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In order to become a veterinarian what would i have to major in when i go to college and how long would it take?

I am Leelah and I attend Hillcrest. I’m currently in the 11th grade.I have always known what my career in life would be based on what I am very passionate about which is animals. My first question is in order to become a veterinarian what do I have to major in when i go to college.My second question is with what would i have to major while at college to become a veterinarian. How long would it take fulfil this major and become a veterinarian? #veterinarian

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Lisa’s Answer

Leelah - These are some great questions! I'd like to start by saying that there are a lot of different ways that you could pursue a career as a veterinarian. The American Veterinary Medical Association is one of the leading organizations in the United States that provides information on the veterinarian career and vet school. This page on their website, Veterinary School Admission 101, is very helpful: https://www.avma.org/resources-tools/careers/veterinary-school-admission-101

One specific part of the website above that I'd like to highlight says "You don't have to be a pre-vet major to get into vet school – you just need to get the prerequisite coursework completed and do well." What this means is that you can get into vet school with any major in college as long as you have taken the specific classes that are required as pre-requisites for the vet schools you hope to apply to. To find out what these classes are, you will need to visit the individual websites of those schools. My personal advice would be to choose a major that you enjoy and that can allow you to get good grades because your GPA is a part of your vet school admissions.

To answer your question about how long it would take, the traditional college degree completion timeline is 4 years. Most college degrees require the completion of 120 credits, which students earn by taking classes, and the average class is worth 3 credits. So, the 4 year timeline is based on taking an average of 15 credits (5 3-credit classes) for 8 semesters or 4 years. This can vary, though, depending on the school you attend and your personal preferences.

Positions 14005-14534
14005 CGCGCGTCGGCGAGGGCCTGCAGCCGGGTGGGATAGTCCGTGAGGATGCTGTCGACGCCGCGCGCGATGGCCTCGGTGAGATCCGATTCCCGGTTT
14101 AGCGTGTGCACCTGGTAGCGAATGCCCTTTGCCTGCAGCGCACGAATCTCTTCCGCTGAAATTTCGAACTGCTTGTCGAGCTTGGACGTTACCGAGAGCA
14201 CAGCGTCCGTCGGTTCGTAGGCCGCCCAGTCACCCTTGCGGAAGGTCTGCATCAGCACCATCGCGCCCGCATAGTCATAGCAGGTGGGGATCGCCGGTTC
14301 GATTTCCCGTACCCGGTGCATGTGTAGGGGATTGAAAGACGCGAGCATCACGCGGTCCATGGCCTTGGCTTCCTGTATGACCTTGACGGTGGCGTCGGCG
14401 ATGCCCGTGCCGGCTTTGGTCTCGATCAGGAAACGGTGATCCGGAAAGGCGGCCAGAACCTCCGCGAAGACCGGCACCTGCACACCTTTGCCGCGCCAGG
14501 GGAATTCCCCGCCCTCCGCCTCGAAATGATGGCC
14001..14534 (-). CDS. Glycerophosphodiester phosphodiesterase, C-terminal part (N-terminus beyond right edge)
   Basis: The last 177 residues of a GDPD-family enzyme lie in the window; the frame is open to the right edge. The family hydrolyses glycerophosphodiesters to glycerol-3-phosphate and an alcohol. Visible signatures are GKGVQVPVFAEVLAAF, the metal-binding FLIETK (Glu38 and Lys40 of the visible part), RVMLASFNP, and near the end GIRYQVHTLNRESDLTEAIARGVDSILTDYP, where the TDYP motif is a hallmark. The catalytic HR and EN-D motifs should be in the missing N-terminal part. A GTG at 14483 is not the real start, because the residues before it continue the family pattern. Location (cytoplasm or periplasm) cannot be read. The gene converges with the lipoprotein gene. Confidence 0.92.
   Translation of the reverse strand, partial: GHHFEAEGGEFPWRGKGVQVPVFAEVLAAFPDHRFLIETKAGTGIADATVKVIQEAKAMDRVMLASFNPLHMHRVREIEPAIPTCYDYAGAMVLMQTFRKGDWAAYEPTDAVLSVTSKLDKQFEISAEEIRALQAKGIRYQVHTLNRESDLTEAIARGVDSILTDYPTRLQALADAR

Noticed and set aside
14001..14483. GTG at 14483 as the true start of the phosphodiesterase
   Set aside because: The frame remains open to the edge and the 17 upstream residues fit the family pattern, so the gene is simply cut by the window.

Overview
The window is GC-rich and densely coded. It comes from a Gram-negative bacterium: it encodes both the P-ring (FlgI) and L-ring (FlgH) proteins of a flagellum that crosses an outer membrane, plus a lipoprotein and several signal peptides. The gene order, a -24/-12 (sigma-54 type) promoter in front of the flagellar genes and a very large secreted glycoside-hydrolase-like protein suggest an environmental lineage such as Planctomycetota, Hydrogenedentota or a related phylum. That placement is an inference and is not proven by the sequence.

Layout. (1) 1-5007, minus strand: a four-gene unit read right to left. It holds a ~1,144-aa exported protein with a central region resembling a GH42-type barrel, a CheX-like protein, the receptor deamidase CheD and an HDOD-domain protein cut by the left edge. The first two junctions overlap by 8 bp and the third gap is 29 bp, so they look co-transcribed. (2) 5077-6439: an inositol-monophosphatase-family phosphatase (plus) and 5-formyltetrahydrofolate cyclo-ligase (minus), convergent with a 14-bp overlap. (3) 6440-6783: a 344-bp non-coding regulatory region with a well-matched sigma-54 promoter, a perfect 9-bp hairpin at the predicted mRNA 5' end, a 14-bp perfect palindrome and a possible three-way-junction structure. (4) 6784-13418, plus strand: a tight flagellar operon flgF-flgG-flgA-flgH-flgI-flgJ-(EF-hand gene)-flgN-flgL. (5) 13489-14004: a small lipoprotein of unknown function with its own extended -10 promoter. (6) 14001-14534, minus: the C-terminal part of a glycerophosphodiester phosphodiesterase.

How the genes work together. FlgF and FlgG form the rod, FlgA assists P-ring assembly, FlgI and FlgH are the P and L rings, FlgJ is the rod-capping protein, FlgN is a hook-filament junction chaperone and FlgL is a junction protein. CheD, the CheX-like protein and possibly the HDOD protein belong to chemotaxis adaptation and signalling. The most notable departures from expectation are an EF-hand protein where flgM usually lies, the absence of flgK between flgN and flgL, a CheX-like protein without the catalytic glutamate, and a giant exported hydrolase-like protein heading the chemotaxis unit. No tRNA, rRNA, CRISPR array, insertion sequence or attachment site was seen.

The last thing I'll mention is that there are other careers that involve animals. So, if you decide that vet school isn't really the path you want to take, there are other options. This article has a list of examples: https://www.glassdoor.com/blog/working-with-animals-coolest-jobs/
Thank you comment icon This really helped thank you so much Leelah
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Elizabeth F’s Answer

Lisa's answer is very helpful and has some good first steps. As she said, you can be accepted to veterinary school with any major. People successfully become veterinarians with undergraduate degrees in everything from Pre-vet or biology to journalism, sociology, and fine arts!

Every veterinary admissions committee is different, but they are all made up of veterinary faculty, who are scientists and veterinarians. In general, your science GPA counts for more than your overall GPA so will it is important to get good grades in the courses you like, non-science GPA won't carry you if your science GPA isn't great. Also important is seeing that you can successfully complete a full courseload - so a 4.0 GPA for a courseload of 8-10 units might help less than a 3.6 GPA for 16 units.

Each of the vet schools will have a slightly different set of prerequisite courses. There would usually be a significant amount of overlap between their lists, but if you can identify a few schools that interest you, you can focus on the prerequisite courses that will work for those schools.

As to how long it can take, the traditional route is highlighted above, but some people also get most of their general ed/lower division course done at the community college level and then transfer to finish up. This is totally acceptable if it works for you, as long as you have all of the prerequisites completed in courses that are accepted by the vet schools you are applying to (you can check with the individual vet schools' admissions offices about specific courses)

Also really important in your application will be experience in the veterinary field enough to show an understanding of the profession - even better if that experience is spread over several different aspects of the veterinary profession (ie small animal/large animal/wildlife, or private practice/shelter/public health/research/food inspection). This can be hard to get in the best of times due to insurance etc, but is even more challenging now in the curbside service world. This is something you can try to start getting now.

Elizabeth F recommends the following next steps:

Check the AVMA's Veterinary School Admission 101: https://www.avma.org/resources-tools/careers/veterinary-school-admission-101
Get acquainted with various veterinary schools and look at their specific prerequisites (usually on the admissions office/prospective students web pages)
Work on finding practical experience inthe veterinary field
Make sure that you pick an undergrad institution that will work for you - it will be a long 2-4 years if it's not the right fit!
Best of luck!
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Sharool’s Answer

There are 30 veterinary schools accredited by the American Veterinary Medical Association (AVMA) in the U.S. There were nearly 6,800 applicants competing for approximately 2,700 openings in 2013. In other words, it is very competitive to gain admission to a veterinary school.

https://vbs.psu.edu/undergraduate/resources/steps-to-becoming-a-veterinarian
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